Union veterans could count on government aid in their twilight years. Aging Rebels needed another kind of safety net
The location was unlikely, and the cause unlikelier still. In the Great Hall of the Cooper Union Institute in New York City, where Abraham Lincoln had given his famous speech in 1860, former leaders of the Union and the Confederacy gathered together under a bunting of red, white and blue. The date—April 9, 1884—was not lost on the crowd; the surrender at Appomattox had occurred exactly 19 years earlier.
It would have been difficult to imagine that the man who had surrendered his troops there, Confederate General John B. Gordon, would be greeted with thunderous applause at Cooper Union two decades later. Yet a crowd of about 100 people, including some of his former enemies, clapped and cheered heartily as Gordon gave a lengthy speech advocating the creation of special homes for disabled or indigent former Confederates. Gordon said “each soldier who fell during the late war, whether he wore the blue or the gray, gave up his life for the right as he understood it,” according to a New York Times account. Funding such homes, Gordon continued, would do more “to cement a reunited country than all political harangues and platforms.”
The idea of government-subsidized housing for former soldiers was not new. The U.S. Naval Home had been in operation since 1834, and an Old Soldiers Home for the Army was established in Washington, D.C., in 1851. President Lincoln spent summers at a cottage on the campus of the Soldiers Home. Ironically, Lincoln’s wartime counterpart, Jefferson Davis, had supported the establishment of the home when he’d served as a U.S. senator. But in the 1880s and 1890s, the need to care for aging veterans of the Civil War was staggering. The Grand Army of the Republic and the Women’s Relief Corps took up the cause and established Union veterans homes in 28 states across the country, all funded with federal appropriations along with private contributions.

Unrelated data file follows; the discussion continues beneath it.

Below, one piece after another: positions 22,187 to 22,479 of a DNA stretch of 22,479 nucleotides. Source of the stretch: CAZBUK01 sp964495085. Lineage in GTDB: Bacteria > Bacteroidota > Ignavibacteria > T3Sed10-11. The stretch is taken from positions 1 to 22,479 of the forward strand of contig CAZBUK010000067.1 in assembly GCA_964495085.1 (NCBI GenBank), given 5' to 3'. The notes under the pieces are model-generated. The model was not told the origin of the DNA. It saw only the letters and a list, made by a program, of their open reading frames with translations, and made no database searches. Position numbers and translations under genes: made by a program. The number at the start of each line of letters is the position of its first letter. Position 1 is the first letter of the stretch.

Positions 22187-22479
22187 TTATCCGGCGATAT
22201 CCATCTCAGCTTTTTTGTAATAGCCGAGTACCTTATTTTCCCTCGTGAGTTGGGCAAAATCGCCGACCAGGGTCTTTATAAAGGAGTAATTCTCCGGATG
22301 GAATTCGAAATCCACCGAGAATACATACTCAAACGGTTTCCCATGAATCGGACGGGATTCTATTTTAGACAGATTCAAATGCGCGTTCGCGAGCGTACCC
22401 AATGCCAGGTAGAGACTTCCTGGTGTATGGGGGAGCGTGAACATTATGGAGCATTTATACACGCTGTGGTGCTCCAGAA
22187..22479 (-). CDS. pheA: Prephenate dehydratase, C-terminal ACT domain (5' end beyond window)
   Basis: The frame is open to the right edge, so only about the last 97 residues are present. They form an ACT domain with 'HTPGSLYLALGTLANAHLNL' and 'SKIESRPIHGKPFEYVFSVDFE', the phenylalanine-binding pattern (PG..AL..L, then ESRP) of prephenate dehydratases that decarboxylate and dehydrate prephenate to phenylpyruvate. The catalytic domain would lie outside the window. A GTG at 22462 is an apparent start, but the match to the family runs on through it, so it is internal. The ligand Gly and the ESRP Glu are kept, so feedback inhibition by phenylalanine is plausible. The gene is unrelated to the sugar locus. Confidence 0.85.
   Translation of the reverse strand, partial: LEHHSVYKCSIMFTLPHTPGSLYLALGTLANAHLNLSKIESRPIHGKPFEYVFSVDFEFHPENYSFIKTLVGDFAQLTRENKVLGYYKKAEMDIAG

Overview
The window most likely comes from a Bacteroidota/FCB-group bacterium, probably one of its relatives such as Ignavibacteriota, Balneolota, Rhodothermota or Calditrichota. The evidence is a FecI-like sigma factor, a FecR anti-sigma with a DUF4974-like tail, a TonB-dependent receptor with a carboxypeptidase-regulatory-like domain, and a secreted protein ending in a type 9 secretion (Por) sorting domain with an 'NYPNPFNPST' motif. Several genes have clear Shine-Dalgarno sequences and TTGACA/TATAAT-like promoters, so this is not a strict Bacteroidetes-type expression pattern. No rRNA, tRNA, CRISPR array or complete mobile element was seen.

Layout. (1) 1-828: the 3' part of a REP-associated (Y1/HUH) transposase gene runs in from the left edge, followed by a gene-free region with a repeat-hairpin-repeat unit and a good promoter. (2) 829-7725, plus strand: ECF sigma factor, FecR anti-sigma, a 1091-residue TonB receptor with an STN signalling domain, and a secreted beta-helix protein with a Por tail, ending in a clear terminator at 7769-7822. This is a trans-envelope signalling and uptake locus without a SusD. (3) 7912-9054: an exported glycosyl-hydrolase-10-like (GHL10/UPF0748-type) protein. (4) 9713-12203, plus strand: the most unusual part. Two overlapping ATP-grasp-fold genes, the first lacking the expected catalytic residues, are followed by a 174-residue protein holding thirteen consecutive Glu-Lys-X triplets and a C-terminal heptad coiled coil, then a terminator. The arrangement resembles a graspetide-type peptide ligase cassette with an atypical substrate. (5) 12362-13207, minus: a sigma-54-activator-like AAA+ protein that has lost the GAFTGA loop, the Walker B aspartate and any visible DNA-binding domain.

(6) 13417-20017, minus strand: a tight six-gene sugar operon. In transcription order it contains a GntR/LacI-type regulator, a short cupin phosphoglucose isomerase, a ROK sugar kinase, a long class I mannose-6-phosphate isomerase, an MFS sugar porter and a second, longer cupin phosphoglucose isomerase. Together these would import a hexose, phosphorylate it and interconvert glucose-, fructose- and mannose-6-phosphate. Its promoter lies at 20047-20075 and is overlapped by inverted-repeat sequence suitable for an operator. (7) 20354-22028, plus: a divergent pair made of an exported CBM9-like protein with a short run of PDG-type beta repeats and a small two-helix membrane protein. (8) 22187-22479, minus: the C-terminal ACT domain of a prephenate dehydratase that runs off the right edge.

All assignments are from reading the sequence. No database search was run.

The problem in the South, however, was that the U.S. government would not, and could not, financially support Confederate veterans homes. The 14th Amendment forbade the use of federal dollars for pensions or other compensation for ex-Confederates. The funds for Southern soldiers homes would have to come from the states themselves, which in turn relied heavily on donations from private veterans organizations and ladies groups such as the United Daughters of the Confederacy. As a popular slogan of the period noted, “The pensions of the Confederate soldiers abide only in the hearts of the people.”
Former Union officers gave verbal and sometimes financial support to this effort. “The movement to build and endow homes for the disabled confederate [sic] soldiers has struck a responsive chord in the hearts of the people of both sections and both parties,” the Atlanta Constitution editorialized in April 1884. “[Union leaders] recognize the fact that the unfortunate men whose condition calls for succor are Americans—the countrymen of those who fought against them—and their enthusiasm is whetted not more by impulses of charity than by a desire to recognize that principle of brotherhood which…binds the American people together.”
Gordon’s vigorous appeal to raise money for a veterans home in Richmond, Va., for example—the reason for his Cooper Union visit—drew widespread attention in the North in the 1880s. President Grover Cleveland, who had hired a substitute to fight in his place during the war, supported the Southern veterans’ plight (even if he couldn’t empathize totally with their experience). Ulysses S. Grant, the former general and president, even sent Gordon’s committee a $500 check. Establishing these homes, writes R.B. Rosenburg in his definitive book, Living Monuments: Confederate Soldiers’ Homes in the New South, provided not only a way to take care of the South’s beloved soldiers but also, in many cases, created “vehicles for achieving sectional reconciliation.”
Beginning in the 1880s and continuing into the early 20th century, 16 lasting homes for Confederate veterans were built throughout the former Confederacy—in Alabama, Arkansas, Florida, Georgia, Louisiana, Mississippi, Missouri, North Carolina, South Carolina, Tennessee, Texas and Virginia—as well as in the border states of Kentucky and Maryland and even as far away as California, where a home called Dixie Manor was located in downtown Los Angeles. Inmates, as residents of these homes were widely known, were usually unmarried or widowed and might have suffered a war wound or subsequent ailment that made it difficult for them to live independently. The homes provided food, shelter and medical care for life, as well as fellowship, entertainment and sometimes even employment.